I know you are in London, but a trip to Brighton is not so far away. One and half hours drive more or less. Brighton to be honest is not the most attractive beach around, but take a left towards Rottingdean and the walks on the stoney beaches are quite pleasant and one can avoid the tourists.  The nearest Place to London  to visit Yemaya is most probably South End on Sea, where there are seven miles of beaches and even some sandy ones for those of you who don’t enjoy the stones, not sure why. And the best time for me to visit these places is contrary to most people, not when it is not hot and sunny!  I like to go when nobody goes and have some quiet time to meditate. The good thing about England I guess is that you are never to far from the sea, since we are an island, take your pick!  There is some fantastic coastline and if you fancy travelling further, there are some amazing places to visit. The sandunes on the Norfolk Coast, Sandbanks in Poole Dorset, the Rugged coastlines in Scotland, which is your favourite sea spot?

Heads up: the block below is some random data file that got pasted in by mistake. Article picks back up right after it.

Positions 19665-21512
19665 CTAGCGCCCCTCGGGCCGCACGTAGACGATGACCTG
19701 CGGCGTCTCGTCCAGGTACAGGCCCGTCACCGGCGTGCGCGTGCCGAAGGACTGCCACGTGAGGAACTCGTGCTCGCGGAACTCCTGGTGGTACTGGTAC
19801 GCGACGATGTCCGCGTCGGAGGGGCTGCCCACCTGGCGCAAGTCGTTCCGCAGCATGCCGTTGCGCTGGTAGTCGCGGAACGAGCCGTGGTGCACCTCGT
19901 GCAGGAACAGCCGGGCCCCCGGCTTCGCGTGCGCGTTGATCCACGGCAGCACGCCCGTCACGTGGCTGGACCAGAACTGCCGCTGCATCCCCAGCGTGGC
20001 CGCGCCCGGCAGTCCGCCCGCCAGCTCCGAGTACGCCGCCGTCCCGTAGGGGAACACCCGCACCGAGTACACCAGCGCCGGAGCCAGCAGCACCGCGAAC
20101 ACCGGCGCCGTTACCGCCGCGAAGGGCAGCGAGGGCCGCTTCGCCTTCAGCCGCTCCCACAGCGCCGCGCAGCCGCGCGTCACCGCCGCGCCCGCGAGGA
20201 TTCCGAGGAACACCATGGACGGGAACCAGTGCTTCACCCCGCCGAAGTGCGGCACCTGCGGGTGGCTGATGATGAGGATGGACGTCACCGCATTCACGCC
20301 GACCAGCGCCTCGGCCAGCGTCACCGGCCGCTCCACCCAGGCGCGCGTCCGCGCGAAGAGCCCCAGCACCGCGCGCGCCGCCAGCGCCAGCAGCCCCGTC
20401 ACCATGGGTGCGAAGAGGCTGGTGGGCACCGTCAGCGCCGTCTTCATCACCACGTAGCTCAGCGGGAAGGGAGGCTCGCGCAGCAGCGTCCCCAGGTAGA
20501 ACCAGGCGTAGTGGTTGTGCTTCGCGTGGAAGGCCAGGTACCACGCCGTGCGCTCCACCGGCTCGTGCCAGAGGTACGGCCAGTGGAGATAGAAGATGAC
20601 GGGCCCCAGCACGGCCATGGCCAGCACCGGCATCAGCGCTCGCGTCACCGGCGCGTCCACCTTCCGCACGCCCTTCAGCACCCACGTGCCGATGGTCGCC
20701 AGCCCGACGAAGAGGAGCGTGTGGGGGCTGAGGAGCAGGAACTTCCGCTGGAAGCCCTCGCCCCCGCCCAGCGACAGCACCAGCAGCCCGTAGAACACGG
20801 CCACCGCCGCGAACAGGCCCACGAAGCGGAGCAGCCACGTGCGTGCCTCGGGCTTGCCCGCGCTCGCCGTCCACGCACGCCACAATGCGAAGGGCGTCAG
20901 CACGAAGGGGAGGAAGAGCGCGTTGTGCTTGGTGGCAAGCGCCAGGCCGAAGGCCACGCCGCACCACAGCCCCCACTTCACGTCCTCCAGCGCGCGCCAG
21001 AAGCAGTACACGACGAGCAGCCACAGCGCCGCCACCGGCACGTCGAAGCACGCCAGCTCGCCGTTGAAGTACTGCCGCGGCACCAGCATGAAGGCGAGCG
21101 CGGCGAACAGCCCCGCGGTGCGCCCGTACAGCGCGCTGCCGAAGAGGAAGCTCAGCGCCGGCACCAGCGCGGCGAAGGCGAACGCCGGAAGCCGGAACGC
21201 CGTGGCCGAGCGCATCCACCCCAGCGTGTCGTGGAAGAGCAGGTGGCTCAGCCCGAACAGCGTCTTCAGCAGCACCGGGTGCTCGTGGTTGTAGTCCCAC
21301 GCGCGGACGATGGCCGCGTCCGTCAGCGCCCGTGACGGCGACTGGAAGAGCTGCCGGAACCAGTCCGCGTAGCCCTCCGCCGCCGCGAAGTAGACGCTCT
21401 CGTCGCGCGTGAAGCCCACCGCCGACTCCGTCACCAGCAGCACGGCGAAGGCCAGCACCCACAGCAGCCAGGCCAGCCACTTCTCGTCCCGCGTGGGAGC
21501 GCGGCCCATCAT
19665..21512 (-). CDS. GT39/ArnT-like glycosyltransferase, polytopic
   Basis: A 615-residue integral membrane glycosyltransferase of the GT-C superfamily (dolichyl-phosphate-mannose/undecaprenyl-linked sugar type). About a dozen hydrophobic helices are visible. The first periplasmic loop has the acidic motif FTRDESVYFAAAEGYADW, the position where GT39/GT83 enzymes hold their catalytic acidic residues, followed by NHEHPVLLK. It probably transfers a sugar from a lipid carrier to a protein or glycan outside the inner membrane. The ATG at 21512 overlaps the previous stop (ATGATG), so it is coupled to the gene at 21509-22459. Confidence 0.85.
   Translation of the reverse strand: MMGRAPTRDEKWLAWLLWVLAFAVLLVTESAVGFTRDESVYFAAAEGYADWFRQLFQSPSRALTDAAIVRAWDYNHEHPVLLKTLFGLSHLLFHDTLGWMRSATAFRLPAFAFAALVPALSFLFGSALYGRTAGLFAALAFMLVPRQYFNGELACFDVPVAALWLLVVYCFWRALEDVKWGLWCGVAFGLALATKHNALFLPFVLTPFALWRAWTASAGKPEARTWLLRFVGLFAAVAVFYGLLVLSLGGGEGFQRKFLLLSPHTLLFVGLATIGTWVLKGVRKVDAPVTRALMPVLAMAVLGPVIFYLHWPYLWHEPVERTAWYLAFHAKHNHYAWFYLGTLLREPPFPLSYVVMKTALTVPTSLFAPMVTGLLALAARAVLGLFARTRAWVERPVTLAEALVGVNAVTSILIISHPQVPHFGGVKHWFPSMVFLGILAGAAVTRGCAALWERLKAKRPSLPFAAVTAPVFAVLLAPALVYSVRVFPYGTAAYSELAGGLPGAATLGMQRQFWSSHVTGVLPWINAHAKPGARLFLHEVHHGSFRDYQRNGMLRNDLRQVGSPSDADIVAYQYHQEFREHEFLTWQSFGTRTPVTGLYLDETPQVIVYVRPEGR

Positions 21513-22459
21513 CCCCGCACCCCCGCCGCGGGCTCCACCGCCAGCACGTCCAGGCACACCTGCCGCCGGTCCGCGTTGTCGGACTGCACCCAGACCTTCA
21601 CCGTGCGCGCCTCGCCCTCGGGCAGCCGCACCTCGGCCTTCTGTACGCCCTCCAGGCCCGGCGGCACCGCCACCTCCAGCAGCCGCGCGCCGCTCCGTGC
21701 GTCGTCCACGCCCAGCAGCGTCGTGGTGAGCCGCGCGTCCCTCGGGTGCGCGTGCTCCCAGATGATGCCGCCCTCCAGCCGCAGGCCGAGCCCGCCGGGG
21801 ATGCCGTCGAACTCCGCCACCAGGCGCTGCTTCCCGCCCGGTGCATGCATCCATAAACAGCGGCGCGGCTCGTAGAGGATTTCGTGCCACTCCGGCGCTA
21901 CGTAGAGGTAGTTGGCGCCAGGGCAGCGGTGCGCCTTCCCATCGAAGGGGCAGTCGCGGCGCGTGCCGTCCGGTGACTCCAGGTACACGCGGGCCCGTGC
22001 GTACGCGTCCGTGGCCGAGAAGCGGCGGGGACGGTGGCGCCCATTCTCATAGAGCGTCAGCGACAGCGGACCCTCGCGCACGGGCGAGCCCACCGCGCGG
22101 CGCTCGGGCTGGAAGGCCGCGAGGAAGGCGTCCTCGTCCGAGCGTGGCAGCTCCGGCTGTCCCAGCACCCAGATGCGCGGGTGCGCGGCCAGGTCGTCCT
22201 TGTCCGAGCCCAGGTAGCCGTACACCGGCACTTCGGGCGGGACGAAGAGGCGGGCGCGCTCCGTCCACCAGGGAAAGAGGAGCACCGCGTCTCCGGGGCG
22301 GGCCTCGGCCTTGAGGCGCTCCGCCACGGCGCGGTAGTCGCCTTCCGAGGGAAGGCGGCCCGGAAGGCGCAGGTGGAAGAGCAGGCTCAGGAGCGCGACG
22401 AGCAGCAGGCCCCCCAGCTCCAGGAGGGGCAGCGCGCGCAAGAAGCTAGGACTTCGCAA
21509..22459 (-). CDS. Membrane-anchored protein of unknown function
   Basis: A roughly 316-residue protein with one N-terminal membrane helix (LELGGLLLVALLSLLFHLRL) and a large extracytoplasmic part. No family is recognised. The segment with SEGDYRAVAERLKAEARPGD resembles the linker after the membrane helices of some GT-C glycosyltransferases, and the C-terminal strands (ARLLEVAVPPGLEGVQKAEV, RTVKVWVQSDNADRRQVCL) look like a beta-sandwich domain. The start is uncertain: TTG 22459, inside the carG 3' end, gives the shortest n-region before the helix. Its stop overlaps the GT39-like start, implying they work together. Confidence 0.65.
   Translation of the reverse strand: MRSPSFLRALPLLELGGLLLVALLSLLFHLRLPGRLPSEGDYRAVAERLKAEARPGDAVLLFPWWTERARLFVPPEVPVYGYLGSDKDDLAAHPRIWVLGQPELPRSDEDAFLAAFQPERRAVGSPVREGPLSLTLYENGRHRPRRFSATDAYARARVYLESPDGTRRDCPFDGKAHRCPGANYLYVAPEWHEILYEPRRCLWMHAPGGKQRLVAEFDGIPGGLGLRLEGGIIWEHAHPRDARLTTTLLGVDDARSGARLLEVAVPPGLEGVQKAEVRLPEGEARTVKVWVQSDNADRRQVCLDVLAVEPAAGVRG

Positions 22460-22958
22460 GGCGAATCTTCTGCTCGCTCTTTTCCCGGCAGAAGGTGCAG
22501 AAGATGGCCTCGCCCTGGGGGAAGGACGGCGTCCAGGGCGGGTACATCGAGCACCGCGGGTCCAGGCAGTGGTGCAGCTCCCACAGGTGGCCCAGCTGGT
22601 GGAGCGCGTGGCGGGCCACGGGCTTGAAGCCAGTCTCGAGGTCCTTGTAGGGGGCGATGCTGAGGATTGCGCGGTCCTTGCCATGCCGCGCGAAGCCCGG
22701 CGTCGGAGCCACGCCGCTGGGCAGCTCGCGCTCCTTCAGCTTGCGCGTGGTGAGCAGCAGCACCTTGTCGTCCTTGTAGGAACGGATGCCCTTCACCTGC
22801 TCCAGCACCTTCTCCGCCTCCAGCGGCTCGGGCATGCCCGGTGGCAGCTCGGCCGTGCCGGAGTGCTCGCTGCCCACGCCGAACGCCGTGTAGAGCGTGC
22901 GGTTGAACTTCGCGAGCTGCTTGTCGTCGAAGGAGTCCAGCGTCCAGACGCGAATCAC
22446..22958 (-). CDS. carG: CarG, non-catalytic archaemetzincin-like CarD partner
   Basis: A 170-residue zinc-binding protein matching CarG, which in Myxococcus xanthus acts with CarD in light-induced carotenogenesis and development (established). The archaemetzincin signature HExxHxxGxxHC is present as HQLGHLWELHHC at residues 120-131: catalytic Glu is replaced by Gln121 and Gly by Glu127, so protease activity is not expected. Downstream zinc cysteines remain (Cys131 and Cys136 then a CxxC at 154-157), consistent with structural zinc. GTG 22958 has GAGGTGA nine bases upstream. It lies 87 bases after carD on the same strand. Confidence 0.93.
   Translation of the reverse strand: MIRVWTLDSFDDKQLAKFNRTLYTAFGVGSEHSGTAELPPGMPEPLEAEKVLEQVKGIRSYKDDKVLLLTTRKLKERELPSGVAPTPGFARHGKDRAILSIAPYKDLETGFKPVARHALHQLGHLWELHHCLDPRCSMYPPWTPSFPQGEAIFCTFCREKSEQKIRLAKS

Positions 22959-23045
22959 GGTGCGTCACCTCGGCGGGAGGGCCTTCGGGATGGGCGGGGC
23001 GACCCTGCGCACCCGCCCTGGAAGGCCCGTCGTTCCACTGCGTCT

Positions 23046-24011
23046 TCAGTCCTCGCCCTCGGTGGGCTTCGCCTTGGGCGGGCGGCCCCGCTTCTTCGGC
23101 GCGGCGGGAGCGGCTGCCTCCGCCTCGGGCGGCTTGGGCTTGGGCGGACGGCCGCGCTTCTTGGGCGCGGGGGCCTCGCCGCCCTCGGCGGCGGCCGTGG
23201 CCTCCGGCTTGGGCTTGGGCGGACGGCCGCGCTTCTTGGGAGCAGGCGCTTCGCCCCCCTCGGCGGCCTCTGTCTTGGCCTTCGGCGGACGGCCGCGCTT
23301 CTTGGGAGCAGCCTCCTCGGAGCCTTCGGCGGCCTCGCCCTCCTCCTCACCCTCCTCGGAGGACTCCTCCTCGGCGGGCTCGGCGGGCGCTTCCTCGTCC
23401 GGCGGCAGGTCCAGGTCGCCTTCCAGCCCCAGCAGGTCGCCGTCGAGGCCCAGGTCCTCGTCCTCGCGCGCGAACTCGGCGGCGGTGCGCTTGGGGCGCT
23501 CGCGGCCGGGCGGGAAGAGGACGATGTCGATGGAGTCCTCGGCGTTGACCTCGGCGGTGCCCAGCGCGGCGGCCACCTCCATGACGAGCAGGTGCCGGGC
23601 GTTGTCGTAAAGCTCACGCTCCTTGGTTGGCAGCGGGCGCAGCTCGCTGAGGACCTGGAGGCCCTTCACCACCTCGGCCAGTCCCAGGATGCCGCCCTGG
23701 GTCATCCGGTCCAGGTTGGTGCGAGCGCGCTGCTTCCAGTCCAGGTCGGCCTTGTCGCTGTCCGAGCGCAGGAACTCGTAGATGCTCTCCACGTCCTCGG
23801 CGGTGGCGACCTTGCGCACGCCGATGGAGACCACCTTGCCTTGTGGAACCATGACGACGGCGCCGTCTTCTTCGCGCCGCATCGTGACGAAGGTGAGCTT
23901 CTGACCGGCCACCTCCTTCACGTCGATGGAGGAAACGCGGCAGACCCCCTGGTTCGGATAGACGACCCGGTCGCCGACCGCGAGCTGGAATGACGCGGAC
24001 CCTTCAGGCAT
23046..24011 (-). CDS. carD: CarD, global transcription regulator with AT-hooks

River Lee
River Lee
Old Man River; Old Father Thames
Old Man River; Old Father Thames

I have researched most thoroughly into London’s Rivers. In particular Rivers where you can go up close and personal. You cannot seriously be in communication with Oshun from the top of a Major Bridge many miles away form the water ( ie Waterloo, Blackfriars, Tower and Westminister Bridges) surrounded by thousands of tourists. There are so many intimate spots in London where you can sit on the banks of the river in silence and away from the madding crowds. Indeed London is built around and on top of Rivers; most of which are now running underground. Everywhere in London holds clues to the fact that there was some river activity; Eg the word Byrne/Bourne is an old name for River. such and such Bridge road, signifies that at some point there was most probably a bridge there over a river. Have a look at this information that I collated a few years ago.


Incomplete List:

The subterranean or underground rivers of London are the tributaries of the River Thames and River Lea that were built over during the growth of the metropolis of London. Since it is difficult to stop water from flowing downhill, the rivers now flow through underground culverts.